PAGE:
File(s) under permanent embargo

Reason: Restricted by author. A copy can be supplied under Section 51(2) of the Australian Copyright Act 1968 by submitting a document delivery request through your library or by emailing

Characterisation in Ward’s opera The Crucible: melodic interpretation of Salem’s witches and their accusers via historical accounts and Miller’s play

posted on 22.02.2017, 03:00 by Cornwell McKean, Julia Margaret
ABSTRACT Characterisation in Ward’s opera The Crucible: Melodic interpretation of Salem’s witches and their accusers via historical accounts and Miller’s play This thesis is a consideration of the transition of the characters of Robert Ward’s opera The Crucible from history through to Arthur Miller’s play of the same name, and finally to the linear elements of the opera: the libretto and the vocal melodies. Arthur Miller’s The Crucible (1953) is widely known as a play that explores the complex characters that were involved in the real life events that took place in Salem, Massachusetts in 1692 as the town’s young girls accused innocent townspeople of witchcraft. The thesis discusses the background to Miller’s decision to write The Crucible; his concern about the House Un-American Activities Committee (HUAC); audiences’ initial adverse reaction to the obvious parallels Miller was drawing; and ultimately Miller’s own calling to HUAC. By 1961 when Robert Ward, composer, and Bernard Stambler, librettist, collaborated on their Pulitzer Prize winning opera, The Crucible, the American public had revolted against McCarthyism and HUAC; and Miller had had great success with an off-Broadway revival of his play. The Crucible was a now familiar story for Americans, and Ward and Stambler wanted to convey the story’s messages in opera. The real people of Salem, as they were portrayed in Charles W. Upham’s Salem Witchcraft (1867), are presented in this thesis. They are compared with Miller’s representations of these people as characters in a play, and then as characters in the libretto of Ward’s opera. The discussion of the decisions made by Ward and Stambler is enriched by personal opinions Ward expressed in interviews that were recorded for the purpose of this thesis. It is shown that Ward and Stambler considered characterisation to be a priority; Ward, as a composer, having a particular inclination to place special focus on the linear aspects of his works – the words and the melodies. It is identified that in spite of the need to excise material from Miller’s play in order to facilitate the concise requirements of a libretto, Ward and Stambler included and excluded only what would serve the drama and their characterisation – and if they felt that the original did not include the words they required, they wrote their own. Analysis of the vocal melodies demonstrated that Ward used a number of standard and traditional compositional approaches to ensure that the melodies sung by his singers were true to their character. Again, this analysis was enhanced by Ward’s commentary which provided special insight into his compositional approach – in particular, that he considered that his approach was one that was second nature and not one that considered special deliberation of every note. This thesis presents The Crucible in a way that has not been considered before, from history to play and to opera. The thesis is a contribution to the history of American Opera and the work of Robert Ward, presenting for the first time, extensive commentary on his linear approach to characterisation and operatic composition.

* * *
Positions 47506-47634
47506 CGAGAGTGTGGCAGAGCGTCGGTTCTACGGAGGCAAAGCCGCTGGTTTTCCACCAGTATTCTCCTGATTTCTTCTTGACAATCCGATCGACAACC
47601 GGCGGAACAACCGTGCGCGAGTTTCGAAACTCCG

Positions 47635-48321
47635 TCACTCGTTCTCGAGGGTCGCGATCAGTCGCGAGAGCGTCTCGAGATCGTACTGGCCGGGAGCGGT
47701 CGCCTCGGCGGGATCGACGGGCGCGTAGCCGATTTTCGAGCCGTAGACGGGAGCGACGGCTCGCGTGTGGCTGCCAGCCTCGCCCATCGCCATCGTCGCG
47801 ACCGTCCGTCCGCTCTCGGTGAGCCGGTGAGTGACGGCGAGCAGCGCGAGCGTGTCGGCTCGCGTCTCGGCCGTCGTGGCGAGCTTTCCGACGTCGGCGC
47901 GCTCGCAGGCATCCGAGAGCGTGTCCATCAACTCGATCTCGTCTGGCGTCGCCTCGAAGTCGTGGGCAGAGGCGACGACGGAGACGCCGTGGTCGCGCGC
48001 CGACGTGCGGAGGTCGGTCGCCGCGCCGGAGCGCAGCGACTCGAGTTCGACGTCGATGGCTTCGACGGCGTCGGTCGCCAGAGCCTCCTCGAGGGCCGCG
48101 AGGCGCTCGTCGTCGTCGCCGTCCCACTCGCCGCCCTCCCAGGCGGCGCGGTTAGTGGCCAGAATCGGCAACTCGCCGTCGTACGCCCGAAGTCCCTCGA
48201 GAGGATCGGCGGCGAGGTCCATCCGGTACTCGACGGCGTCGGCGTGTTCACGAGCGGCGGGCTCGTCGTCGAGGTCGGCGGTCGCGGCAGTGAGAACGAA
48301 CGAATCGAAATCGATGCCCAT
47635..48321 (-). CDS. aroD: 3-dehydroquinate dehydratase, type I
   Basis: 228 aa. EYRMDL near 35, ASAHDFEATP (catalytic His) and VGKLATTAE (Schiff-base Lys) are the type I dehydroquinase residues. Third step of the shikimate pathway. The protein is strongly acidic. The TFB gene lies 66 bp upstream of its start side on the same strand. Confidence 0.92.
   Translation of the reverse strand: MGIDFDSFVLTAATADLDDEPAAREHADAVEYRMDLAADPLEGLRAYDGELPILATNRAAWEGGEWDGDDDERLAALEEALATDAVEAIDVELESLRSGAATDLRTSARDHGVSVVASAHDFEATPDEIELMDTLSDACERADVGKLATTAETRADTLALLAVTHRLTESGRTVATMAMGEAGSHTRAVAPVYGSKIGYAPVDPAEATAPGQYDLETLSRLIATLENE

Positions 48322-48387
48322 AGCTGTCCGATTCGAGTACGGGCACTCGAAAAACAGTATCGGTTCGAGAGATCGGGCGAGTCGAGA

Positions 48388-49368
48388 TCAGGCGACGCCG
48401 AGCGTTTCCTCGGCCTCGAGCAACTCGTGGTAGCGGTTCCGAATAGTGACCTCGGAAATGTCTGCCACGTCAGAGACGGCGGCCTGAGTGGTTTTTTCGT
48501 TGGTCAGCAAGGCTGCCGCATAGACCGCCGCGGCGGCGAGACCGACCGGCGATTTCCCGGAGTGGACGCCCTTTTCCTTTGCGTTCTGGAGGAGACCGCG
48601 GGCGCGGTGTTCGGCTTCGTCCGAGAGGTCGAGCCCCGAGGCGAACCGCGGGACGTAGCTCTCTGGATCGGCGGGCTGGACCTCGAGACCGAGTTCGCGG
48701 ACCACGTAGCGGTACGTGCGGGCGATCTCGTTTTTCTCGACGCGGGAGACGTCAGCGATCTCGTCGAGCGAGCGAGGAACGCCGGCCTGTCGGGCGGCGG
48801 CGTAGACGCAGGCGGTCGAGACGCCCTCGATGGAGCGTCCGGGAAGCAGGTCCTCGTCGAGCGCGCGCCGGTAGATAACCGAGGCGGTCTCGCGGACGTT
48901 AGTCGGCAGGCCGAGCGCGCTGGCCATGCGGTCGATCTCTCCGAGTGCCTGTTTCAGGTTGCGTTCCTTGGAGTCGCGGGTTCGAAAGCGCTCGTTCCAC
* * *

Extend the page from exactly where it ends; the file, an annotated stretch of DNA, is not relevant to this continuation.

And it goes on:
Principal supervisor

Joel Crotty

Year of Award


Department, School or Centre

Sir Zelman Cowen School of Music


Doctor of Philosophy

Degree Type


Campus location



Faculty of Arts